I have long wanted to visit the Mekong Delta, that vast triangular plain in South Vietnam where the mighty Mekong River branches into nine mouths—known as the Nine Dragons—as it makes its final push to the South China Sea. The Mekong River is one of the great rivers of Asia and I had been following it for some time, crossing it when I travelled from Thailand to Laos, travelling along it in Cambodia, witnessing its force in Tonlé Sap where houses have to be built on stilts because of it.
I was also curious to see the maze of jungle-bordered canals depicted in Vietnam War movies with US marines quietly making their way downstream until spotted by Viet Cong soldiers; then all hell breaks loose and before we know it, American choppers are circling overhead. Maybe not reality but certainly suspenseful.
After a bit of research I realize the Mekong Delta is not remote but in fact heavily populated and developed. It has some of the most productive agricultural land in Southeast Asia for the sun shines brightly, the average temperature is 28 degrees C and the sediment deposited by all the water flowing through it makes the soil very fertile. It’s not surprising that rice, sugarcane, fruit and vegetables are usually bumper crops here. The region also has one of the largest inland fisheries in the world.
Still, the attraction of the place is the water for life revolves around it. I made my way to Can Tho, the largest city and easy to reach by bus from Ho Chi Minh City (Saigon) or by plane from Phu Quoc Island. I wanted to hire someone to take me out on a boat for a couple of days—a very small boat and I would return each night to my hotel. I wanted a craft small enough to negotiate the narrowest canals.
That person was Tây and her boat had a long-tail motor that she had to pull out of the murky water quite frequently to clean off the debris. But I didn’t mind the stops for it’s the sort of place where the pace should be slow and serene. The English-speaking guide who joined us tried to get me to buy them a very expensive lunch at a karaoke bar but I had been forewarned and would have none of it. So we all settled for cobs of corn and cups of tea that we bought from passing boats and fresh pineapple that Tây cut up.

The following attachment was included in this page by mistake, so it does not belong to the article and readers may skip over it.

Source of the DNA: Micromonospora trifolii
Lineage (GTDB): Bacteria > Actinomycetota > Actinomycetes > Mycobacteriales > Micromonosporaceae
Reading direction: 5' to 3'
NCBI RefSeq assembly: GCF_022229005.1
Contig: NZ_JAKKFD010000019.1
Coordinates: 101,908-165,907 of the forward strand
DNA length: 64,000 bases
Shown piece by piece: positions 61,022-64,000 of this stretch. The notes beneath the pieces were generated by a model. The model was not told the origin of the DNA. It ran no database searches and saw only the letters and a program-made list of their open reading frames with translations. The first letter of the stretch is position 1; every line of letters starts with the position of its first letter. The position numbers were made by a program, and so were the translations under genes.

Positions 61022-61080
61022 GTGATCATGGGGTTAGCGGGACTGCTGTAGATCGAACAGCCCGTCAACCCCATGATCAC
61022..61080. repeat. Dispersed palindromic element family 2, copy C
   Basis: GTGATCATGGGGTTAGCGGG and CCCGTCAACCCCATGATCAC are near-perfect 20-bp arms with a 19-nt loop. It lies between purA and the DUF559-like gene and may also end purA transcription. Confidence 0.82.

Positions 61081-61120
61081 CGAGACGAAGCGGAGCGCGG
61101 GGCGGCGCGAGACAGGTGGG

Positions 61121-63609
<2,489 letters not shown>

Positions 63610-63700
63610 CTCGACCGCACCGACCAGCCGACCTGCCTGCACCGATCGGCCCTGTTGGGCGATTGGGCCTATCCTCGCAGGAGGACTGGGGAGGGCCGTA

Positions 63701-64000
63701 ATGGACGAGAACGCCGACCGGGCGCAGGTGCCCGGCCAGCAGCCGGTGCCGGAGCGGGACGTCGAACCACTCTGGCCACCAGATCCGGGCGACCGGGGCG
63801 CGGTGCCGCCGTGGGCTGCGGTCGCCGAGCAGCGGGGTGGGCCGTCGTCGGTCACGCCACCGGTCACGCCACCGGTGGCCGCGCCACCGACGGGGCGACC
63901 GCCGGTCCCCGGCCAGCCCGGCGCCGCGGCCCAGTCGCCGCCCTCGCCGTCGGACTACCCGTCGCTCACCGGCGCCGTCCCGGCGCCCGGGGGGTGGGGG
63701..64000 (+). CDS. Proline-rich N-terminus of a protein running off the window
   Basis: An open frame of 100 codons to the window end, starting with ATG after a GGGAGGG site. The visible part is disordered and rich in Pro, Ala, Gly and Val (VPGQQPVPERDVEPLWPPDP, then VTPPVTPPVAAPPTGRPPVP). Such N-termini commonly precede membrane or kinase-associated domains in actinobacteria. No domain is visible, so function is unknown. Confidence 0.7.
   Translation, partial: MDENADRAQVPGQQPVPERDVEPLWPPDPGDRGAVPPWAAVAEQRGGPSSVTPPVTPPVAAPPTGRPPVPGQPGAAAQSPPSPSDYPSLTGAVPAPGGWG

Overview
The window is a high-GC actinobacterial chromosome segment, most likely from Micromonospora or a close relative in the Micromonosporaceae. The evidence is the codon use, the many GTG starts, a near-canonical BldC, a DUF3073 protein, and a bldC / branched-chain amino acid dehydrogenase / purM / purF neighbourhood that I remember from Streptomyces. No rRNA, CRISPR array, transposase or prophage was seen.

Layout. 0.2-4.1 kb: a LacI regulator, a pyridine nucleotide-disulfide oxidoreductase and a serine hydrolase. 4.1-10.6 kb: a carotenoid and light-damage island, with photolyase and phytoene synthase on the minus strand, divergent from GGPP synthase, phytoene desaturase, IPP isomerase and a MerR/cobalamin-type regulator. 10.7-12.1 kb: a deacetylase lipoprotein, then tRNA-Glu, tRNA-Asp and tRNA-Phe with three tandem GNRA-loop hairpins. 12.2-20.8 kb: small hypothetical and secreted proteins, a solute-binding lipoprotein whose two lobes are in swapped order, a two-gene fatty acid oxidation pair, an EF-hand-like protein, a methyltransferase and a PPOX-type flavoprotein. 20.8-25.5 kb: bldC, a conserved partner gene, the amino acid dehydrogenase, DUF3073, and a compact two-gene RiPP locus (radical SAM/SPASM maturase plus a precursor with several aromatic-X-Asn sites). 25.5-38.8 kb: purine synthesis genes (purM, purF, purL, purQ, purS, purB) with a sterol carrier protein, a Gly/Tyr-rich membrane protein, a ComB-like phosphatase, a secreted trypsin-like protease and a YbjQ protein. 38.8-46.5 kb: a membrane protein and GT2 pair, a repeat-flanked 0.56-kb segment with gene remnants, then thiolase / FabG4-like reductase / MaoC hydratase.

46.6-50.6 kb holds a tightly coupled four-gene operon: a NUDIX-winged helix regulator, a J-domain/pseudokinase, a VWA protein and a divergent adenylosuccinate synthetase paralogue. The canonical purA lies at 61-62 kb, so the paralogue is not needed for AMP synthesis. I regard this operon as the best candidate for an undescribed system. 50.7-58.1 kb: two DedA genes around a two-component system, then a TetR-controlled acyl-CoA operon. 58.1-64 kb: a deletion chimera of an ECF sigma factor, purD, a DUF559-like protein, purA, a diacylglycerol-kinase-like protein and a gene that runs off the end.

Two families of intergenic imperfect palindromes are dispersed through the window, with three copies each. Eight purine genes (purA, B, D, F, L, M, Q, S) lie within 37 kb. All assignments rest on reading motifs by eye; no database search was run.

We left before the sun rose so it was still dark outside when the guide led me down the street from my hotel to the dock. We were not long on the water and heading towards the floating markets when the sky behind us turned a gorgeous, bubblegum pink. The floating markets, where everything is bought and sold from boats, are the biggest tourist attraction in the delta.
Our first stop was the wholesale market at Cai Rang. The boats there are relatively large for they need to hold enough produce for resale in smaller markets. What each boat was selling was easy to see for a sample was tied to a bamboo pole above the boat. They must find it difficult to manoeuvre in such a tight space but as soon as the buyer and seller pulled up alongside the produce was quickly inspected, the price agreed upon, and the goods efficiently transferred. Our small craft could easily move about but we had to be careful so as not to be crushed for none of the bigger boats paid any attention to us.
The second market, a retail one at Phong Dien, was much smaller with lots of boats just like ours. Tây seemed to know just about everyone there and the atmosphere was friendly. The buyers carefully considered the produce, sometimes weighing it, other times hopping into the seller’s boat for a closer look. There was a boatload of Vietnamese tourists who were yelling and gesturing—totally caught up in the drama of it all.
Next we stopped at a Cao Dai temple, a religion that follows the teachings of Buddha, the Sages and the Saints (Confucius and Jesus) that was established in Vietnam in 1926. The temple is extravagantly decorated with dragons and seven-headed cobras and is multicoloured, yellow for Buddhism, blue for Taoism, and red for Christianity. There’s an eerie-looking eye at the front of the temple that represents god.
Over the two days we also visited a Buddhist temple run by nuns growing and drying medicinal herbs, a small noodle-making factory where large rounds of rice pasta are formed manually and left to dry in the sun, a brick-making factory that causes horrendous pollution and where workers toil in extreme heat. From time-to-time we left the boat and walked along narrow paths and through farmers’ fields.
What I enjoyed most was just watching everyday life along the narrow canals: women kneeling by the river to wash their clothes, children bathing in it, men fishing it for dinner. Bridges cross the waterways, some sturdy enough to hold a motorbike, others of flimsy bamboo that only an agile Vietnamese is able to manage.
The maze of waters seems to connect everything and everyone. When its too wide for a bridge then there’s a ferry to take people and their bikes from one side to the other. Sometimes the ferry is very small, just like the boat that I am in, and the passengers don’t take a seat but stay standing till they (often with a bike) get off on the other side. Understandably, everyone had a quiet chuckle when they watched me scramble on both hands and feet to get on or off my boat.
When we went ashore, particularly where few outsiders went, locals often gave me a surprised smile and some older women even hugged me or patted my arm. In the heat of the day, Tây would raise the blue and white cloth roof as protection from the sun and a couple of hours later we would quickly and silently chug-chug into harbour.
Once we cruised into more open water to visit a fish farm and passed an enormous bridge that had collapsed in 2007, killing 50 people. So perhaps it’s best to stay on the water. After all, like many here you can have eyes painted on the bow of the boat to give you luck or at least to scare the crocodiles away.
By Sylvia Fanjoy
Photo credits Sylvia Fanjoy
© Riding the buses 2012